IN THE BUF...IN LITTLE PINK GOWNS

By Buffy Lawson

 

Pink is the color that as a free spirited little girl I had always romanticized as perfect. The pale pink ribbons that my mother elegantly tied into my long blonde ponytails, the pink tutu that turned me into a magical fairy princess and ooh, how I loved those pink ballet slippers that pirouetted me across the room like a cascading butterfly.

As I got old(er), I preferred black, because…well... it made me look thin…(er)…it was bold and mature. And who could possible dislike red… the color of a delicious, sweet apple and sexy hot dress. I related to green, yellow, blue, turquoise, white…however, one thing was certain: I had become too sophisticated and strong for pink.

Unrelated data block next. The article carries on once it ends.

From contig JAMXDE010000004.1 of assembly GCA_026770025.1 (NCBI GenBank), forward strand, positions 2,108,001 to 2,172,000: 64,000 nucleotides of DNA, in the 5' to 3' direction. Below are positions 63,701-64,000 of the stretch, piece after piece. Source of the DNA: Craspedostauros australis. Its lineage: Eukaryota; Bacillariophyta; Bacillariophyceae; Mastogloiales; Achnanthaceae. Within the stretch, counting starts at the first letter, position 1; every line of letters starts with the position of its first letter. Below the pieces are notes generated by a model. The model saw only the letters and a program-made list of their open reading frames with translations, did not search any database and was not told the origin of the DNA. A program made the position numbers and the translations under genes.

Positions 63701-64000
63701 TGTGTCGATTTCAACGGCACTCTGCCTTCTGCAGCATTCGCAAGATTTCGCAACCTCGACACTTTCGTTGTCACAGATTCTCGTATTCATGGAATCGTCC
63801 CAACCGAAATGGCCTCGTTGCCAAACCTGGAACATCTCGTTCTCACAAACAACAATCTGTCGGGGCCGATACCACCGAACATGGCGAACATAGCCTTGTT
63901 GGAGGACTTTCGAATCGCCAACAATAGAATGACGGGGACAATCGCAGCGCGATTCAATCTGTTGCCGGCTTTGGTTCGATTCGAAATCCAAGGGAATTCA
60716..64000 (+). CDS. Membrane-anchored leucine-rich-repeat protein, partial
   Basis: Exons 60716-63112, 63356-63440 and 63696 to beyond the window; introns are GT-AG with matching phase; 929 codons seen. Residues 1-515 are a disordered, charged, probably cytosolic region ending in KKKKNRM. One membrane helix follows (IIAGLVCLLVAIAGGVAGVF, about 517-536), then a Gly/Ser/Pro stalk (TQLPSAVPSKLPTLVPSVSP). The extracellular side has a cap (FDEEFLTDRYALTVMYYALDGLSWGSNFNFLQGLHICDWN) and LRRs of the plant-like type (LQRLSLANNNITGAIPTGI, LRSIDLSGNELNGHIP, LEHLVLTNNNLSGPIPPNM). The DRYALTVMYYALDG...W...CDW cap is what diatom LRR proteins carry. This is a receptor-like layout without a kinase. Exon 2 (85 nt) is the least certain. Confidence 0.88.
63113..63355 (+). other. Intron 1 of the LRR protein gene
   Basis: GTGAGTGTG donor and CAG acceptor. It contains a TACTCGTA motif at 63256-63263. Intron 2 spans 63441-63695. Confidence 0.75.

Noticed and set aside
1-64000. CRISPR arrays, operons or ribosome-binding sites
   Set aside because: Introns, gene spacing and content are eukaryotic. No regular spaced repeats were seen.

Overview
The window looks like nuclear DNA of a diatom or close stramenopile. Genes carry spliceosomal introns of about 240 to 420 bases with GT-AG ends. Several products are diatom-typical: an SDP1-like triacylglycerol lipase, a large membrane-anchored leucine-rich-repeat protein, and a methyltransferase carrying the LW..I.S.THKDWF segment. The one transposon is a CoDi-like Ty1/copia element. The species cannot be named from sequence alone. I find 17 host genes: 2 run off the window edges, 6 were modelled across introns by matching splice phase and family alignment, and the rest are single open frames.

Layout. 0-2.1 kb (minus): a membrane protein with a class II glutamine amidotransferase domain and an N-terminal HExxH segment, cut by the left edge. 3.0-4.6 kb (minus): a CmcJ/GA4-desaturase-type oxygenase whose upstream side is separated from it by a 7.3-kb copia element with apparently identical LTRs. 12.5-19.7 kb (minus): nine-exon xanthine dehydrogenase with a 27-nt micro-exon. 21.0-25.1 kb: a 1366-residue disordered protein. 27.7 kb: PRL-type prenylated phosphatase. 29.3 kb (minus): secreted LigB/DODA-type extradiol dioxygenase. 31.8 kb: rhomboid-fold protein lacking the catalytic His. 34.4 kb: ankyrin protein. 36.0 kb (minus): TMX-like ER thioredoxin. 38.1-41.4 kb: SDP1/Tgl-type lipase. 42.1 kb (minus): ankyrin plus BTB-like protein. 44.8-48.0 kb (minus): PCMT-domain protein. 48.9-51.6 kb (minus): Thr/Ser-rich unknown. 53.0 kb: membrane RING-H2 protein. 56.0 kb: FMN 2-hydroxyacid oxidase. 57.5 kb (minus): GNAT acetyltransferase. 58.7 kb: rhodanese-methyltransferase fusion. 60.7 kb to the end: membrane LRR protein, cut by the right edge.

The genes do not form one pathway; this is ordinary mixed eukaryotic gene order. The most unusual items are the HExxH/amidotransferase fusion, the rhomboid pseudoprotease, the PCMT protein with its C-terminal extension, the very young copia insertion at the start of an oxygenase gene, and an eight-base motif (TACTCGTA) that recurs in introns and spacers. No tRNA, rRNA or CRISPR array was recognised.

Funny, how I’ve never actually thought about any of this until now.

One lovely weekend several months ago, three fabulous girlfriends and I took a trip to the stunning deep mountains of Kentucky. No phones! No WIFI! It was fantastic and much needed for us all. The view from the hot tub was stunning as we were situated on what seemed to be the top of the greatest mountain ever. Morning, noon and night… we gossiped, nagged and laughed about men, kids, our jobs and pretty much everything imaginable in our effort to have fun, enjoy simplicity and return home rejuvenated.

I suppose it is inevitable when you cross the threshold of forty-something, that aches and pains become a natural source of discussion. Sore knees, swollen feet, elderly elbows, chin hairs and unfair weight gain…just to name a few.

At some point in our conversation, we retired from aching bones to more serious matters… and that is when the confessions began. We soon realized that we were all behind on our yearly check-ups.